The war added new strain to the tram network. A lack of sufficient horse-drawn transport meant that trams were used to carry war materials, fuel, raw materials, and food. Additionally, the need for ammunition led to trams being melted down for their metal and used to produce grenades and bombs, leading to further fall in capacities. This pressure came to an end when the newly formed First Czechoslovak Republic signed a peace treaty.
Again, the tram network underwent expansion, mainly to the newly built quarters of the expanded metropolitan Prague, such as Dejvice, Nusle and ?i?kov. In 1927 the length of the network exceeded 100 km. At that time the new unidirectional tram types were introduced and the dead-end terminals were rebuilt into loops.
In the sixties, construction began on first underground sections of Prague's tram network. While the works were already underway, the project was changed to become a full metro system and the trams were expected to gradually phase-out similarly to most of the western cities. In this time, several important track sections were removed, including the line on Wenceslas Square.
However, in the eighties, the Communist government understood the advantages of a modern tram system and began ordering new tramcars, such as the Tatra KT8D5 as well as more Tatra T3, and started constructing new track sections, most of which were completed soon after the Velvet Revolution. There weren't many new tracks opened during the first twenty years after the revolution, since much more attention was paid to modernizations of existing tracks and vehicles, causing major service disruptions every summer. Among the new tracks that has been the constructed are extensions to Sídli?t? ?epy (1988), Ohrada-Palmovka (1990), to Mod?any (1995), Hlubo?epy-Sídli?t? Barrandov (2003) and Laurová-Radlická (2008).
The network has seven active depots:
The Prague public transport company has currently available for standard operations a sizable fleet of 968 trams of varying types, ranging from the classic Tatra T3 cars to the modern ?koda 15 T low-floor trams. These trams are distributed across seven depots across the city. Besides these, the company owns also a fleet of heritage streetcars kept within the transport museum and several trams especially equipped for use for driver training or snowplowing, bringing the total number of vehicles to over 1,000.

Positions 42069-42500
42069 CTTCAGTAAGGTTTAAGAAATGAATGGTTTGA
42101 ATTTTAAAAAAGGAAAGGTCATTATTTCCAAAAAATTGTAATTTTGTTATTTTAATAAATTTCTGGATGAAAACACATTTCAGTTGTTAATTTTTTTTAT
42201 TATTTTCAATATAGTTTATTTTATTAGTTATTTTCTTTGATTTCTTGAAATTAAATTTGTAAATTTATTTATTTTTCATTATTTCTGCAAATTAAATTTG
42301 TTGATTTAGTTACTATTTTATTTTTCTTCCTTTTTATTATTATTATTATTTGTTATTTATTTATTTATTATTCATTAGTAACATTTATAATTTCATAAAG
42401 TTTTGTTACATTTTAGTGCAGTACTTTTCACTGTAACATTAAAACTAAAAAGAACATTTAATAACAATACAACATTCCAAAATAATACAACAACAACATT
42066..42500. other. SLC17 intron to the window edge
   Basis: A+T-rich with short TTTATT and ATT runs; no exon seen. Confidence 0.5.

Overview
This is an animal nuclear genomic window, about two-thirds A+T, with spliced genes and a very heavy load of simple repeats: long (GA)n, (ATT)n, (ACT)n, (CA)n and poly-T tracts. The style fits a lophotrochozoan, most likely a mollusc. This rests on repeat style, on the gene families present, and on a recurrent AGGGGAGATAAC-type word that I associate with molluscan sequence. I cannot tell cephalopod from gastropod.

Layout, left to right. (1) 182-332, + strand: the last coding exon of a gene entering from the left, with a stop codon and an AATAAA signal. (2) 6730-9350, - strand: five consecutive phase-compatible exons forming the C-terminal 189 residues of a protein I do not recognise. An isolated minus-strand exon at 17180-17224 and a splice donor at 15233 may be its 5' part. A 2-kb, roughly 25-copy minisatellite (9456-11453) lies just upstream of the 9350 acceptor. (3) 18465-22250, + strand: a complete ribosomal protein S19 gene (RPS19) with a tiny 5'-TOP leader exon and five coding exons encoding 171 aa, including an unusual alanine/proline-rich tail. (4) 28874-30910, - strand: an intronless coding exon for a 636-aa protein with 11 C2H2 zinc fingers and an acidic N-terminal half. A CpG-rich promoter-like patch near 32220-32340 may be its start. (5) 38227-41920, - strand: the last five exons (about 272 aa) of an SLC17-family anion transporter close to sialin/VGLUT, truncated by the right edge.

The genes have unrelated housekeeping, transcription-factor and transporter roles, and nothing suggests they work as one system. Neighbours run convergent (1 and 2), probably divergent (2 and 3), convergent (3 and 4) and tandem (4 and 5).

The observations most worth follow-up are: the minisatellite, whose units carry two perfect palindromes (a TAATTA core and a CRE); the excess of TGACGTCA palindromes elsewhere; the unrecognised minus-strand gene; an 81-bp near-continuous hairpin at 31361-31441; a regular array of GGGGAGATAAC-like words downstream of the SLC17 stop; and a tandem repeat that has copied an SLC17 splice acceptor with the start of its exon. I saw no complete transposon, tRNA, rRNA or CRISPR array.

The various modifications of the Tatra T3 tram cars, which are common all over the former Eastern bloc, form the bulk of the fleet, since they were produced in Prague in large numbers for both domestic use and export. More than half of the classic streetcars have undergone modernization during the first ten years of the 21st century, which equipped them with new motors and electrical equipment, new audiovisual information system for the passengers and refurbished interiors. The renovated trams were named Tatra T3R.P, where R stands for Renovated and P for the used electrical equipment. Both the original design and the modernizations have proved so successful that the transport company has decided to produce newly built trams according to the original design, but with a low-floor section in the middle.
In the eighties, it was decided to produce a higher-capacity tram vehicle. The result was the Tatra KT8D5 articulated tramcar, of which 49 were delivered. All of these were modernized and equipped with a low-floor section. After the Velvet Revolution, the company decided not to continue with the deliveries and instead ordered delivery of 150 standard-length Tatra T6A5 cars. Shortly after these deliveries ended, the traditional producer of trams for Prague, ?KD Tatra, went bankrupt, stopping new tram deliveries for several years.
After strong demands both from the handicapped community and from the general public, the Prague transport company decided to order new low-floor trams from ?koda Transportation. 60 ?koda 14 T trams, designed by Porsche, were delivered between 2005 and 2009. They were followed by 250 of a more modern 100% low-floor ?koda 15 T since 2010.
|Image||Tram Car Type||Modifications and subtypes||Fleet numbers||Depot Allocations||In service|
|Tatra T3||Tatra T3M
|T3 67xx-69xx (withdrawn)
T3RP 8211-8245, 8300-8554,
|Hloub?tín, Pankrác, Stra?nice, Kobylisy, Vokovice, ?i?kov||426|
|Tatra KT8D5||Tatra KT8D5
|9001-9048 non-modernized (without 9006 - damaged)
9051-9097 modernized. When a tram gets modernized 50 is added to its board number
|Tatra T6A5||Tatra T6A5||8600-8750||Motol, Stra?nice, ?i?kov||94|
|?koda 14 T||?koda 14 T||9111-9170||Motol||57|
|?koda 15 T||?koda 15 T
?koda 15 T4 (15T Alfa)
|Pankrác, Vokovice, Motol, ?i?kov||250|